The Paradox of Opening & Closing: A Pair of Qigong Meditation Practices

Becoming aware of the vibratory nature of our bodymind, and learning how to gather, store and circulate energy (qi, prana, life-force) skillfully, is central to any yoga or qigong practice. Yet how exactly do we accomplish this? To “gather” energy would seem to require a kind of “opening” to new sources of energy, yes? Yet to “store” energy implies the creation of a container, of boundaries: a kind of “closing” … And indeed it is (like most things in a healthy, vibrant yoga/qigong practice) a paradox! As support for exploring this paradox, here are a couple of qigong meditation practices: the first one drawn from the Taoist tradition of Internal Alchemy; the second from Osho’s lovely little book, Pharmacy of the Soul.

One of the foundations for the practice of Taoist Internal Alchemy (i.e. Qigong) is learning to access what Eric Yudelove (in his book, Taoist Yoga & Sexual Energy) has called “perineum power”: the energy/intelligence of the pelvic floor, the “base” upon which our entire torso rests. The first step in doing this is simply to let our awareness circulate more freely in the lower belly (the lower dantien), and to encourage an opening or widening of the skeletal and muscular structures of the pelvic floor. Can we actually feel the muscles that flow between our two sitting bones? Can we actually feel the muscles that connect the pubic bone with the coccyx (tailbone)? Each of these sets of muscles is a diaphragm ~ similar in structure to the more well-known “diaphragm” located at the lower edge of our ribcage. And in the same way that our thoracic (ribcage) diaphragm helps us to breathe more deeply, the diaphragms of the pelvic floor can help us to “breathe” energy: to draw life-force from the surrounding environment into the field of our bodymind. We can begin to activate this mechanism simply by imagining that we’re “breathing” through our sitting-bones (as though they were our “nostrils”) … Give it a try! (The next step is the “breathe” through your heels …)

So now that you’ve opened (with the energy of your awareness) the pelvic floor, and by “breathing” through the sitting bones have invited new energy into this area of your body, the next step is to seal or store that energy by “closing” what in Taoist practice are called the two “lower gates.” (Which is at least a rough equivalent to the Hindu yogic practice of applying Mulabhanda.) The basic technique for doing this is simply to imagine moving the sitting bones gently toward each other, narrowing the distance between them. Another way of working with this is to locate and gently contract the muscles that you would use to stop the flow of urination. So we’re creating a feeling of tone (like the head of a drum, drawn taut) across the field of the pelvic floor … and in this way creating a “container” for the energy that we gather in the low belly, a container which prevents this energy from “leaking” out of our body. (For a more detailed description of the practice of closing the two lower gates, and in particular how this practice is different for men and for women, please refer to Eric Yudelove’s book Taoist Yoga & Sexual Energy.)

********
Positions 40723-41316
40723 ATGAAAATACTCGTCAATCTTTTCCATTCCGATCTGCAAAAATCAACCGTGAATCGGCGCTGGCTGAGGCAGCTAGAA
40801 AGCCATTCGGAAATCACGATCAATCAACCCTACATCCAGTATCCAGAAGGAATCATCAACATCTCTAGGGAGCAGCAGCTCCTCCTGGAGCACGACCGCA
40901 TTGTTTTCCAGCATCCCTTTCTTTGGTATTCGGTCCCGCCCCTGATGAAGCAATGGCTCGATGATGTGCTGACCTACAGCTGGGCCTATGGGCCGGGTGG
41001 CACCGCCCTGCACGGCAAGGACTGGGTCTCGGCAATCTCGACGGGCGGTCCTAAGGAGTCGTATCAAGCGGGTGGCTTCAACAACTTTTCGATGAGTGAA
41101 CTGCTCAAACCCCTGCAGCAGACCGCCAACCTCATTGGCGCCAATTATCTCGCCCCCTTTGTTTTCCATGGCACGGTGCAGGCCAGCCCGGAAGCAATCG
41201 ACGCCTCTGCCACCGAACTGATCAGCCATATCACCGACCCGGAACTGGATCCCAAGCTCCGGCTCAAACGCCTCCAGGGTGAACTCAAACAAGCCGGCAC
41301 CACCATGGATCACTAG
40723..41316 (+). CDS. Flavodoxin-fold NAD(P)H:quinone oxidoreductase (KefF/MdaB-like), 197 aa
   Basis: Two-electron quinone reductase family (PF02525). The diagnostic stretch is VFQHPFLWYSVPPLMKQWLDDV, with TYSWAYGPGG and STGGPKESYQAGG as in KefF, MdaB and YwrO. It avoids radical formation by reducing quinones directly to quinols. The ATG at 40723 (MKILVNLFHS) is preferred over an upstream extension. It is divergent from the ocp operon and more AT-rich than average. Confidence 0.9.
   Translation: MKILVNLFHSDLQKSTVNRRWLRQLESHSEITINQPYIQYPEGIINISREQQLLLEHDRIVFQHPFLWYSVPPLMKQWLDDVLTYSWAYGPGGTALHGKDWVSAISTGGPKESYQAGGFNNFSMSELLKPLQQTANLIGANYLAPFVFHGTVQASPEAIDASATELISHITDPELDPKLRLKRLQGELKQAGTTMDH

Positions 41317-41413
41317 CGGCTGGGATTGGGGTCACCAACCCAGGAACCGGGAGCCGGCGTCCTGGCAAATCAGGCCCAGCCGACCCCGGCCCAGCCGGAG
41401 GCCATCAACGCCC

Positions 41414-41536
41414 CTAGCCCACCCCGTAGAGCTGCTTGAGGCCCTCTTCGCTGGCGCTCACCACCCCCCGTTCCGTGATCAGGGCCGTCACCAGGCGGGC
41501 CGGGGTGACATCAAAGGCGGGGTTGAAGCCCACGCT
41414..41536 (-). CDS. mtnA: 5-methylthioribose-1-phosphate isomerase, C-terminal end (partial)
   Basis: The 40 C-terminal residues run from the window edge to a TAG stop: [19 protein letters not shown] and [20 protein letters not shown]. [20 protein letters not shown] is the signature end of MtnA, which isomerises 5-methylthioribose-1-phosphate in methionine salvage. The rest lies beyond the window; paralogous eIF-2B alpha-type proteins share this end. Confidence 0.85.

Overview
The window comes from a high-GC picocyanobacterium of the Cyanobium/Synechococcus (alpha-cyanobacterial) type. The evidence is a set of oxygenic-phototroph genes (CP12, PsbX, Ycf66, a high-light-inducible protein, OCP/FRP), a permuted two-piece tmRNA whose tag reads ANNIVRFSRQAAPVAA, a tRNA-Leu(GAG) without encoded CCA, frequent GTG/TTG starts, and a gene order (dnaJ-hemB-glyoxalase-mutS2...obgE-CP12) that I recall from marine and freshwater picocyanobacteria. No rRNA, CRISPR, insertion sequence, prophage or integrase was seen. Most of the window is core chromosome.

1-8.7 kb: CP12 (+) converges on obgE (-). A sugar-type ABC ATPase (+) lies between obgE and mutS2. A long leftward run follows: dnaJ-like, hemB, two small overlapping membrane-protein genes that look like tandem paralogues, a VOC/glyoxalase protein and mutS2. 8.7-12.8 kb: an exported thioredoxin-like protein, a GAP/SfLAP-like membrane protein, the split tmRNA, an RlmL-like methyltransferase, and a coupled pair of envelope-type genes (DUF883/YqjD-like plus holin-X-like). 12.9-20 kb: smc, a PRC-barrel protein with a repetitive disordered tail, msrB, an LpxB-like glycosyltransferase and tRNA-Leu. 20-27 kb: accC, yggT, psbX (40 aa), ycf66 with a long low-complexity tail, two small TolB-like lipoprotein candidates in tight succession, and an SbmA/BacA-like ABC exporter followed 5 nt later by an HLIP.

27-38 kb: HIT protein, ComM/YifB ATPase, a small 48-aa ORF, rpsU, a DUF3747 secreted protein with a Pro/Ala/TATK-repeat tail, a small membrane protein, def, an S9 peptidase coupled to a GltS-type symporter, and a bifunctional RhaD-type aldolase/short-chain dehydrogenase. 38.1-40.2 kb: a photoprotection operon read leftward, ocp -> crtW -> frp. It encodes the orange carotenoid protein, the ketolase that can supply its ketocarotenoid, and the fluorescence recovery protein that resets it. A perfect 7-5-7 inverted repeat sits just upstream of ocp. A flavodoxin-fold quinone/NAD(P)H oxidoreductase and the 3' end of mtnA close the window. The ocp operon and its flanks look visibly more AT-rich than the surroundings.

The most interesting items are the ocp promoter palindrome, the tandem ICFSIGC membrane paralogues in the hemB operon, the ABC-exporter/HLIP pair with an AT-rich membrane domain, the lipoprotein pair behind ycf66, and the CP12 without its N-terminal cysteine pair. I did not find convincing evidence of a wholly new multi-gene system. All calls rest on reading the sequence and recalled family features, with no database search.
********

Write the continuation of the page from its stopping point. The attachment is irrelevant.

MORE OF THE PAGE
A second practice that you can play with, in support of exploring the paradox of opening and closing, is a practice which Osho (Sri Rajneesh, one of the most interesting Spiritual Teachers of the past century) calls “The Wall & The Door.” To begin the practice, sit quietly in a room where you’re not likely to be disturbed, for the duration of the practice. Now look at one of the walls … and begin to imagine that you are yourself becoming a wall: feel the rigid, impenetrable quality of the wall, and allow those qualities to enter into the very cells of your body. Feel yourself becoming “wall-like” on all sides of your being: not letting anything in or out, hyper-vigilant, rigid, contracted. Maintain this state of being for ten minutes, or so.

Now, turn to face the door of the room. Let go of those qualities of “wall-ness,” and let yourself, instead, begin to adopt ~ into the very cells of your body ~ the qualities of a door. Feel within yourself the capacity to be open, fluid, completely relaxed about comings and goings … completely open to any and all phenomenon that appear within the field of your senses, the field of your experience as a human being. Be completely open. Maintain this state of being for twenty minutes, or so. Notice how you feel.

Osho recommends that we do this practice, daily (preferably right before going to sleep at night), for sixty days: familiarizing ourselves with this difference between being “closed” like a wall, and “open” like a door … to see if, little by little, we can become more & more comfortable remaining “open” to the experiences, to the flow of our lives. Also important (at the beginning stages of the practice, in particular) is to notice the choices we have along a whole spectrum (from 100% closed to 100% open) … and to become more & more adept at consciously choosing where we place ourselves, in a given situation, along this spectrum. To ask: what feels “safe” to me, and why? And to become more and more comfortable with this (and all!) paradox …

Elizabeth Reninger holds Masters degrees in Sociology & Chinese Medicine, is a published poet, and has been exploring Yoga ~ in its Taoist, Buddhist & Hindu varieties ~ for more than twenty years. Her teachers include Richard Freeman and Dzogchen Ponlop Rinpoche. For more of her yoga-related essays, please visit her website: writingup.com/blog/elizabeth_reninger writingup.com/blog/elizabeth_reninger

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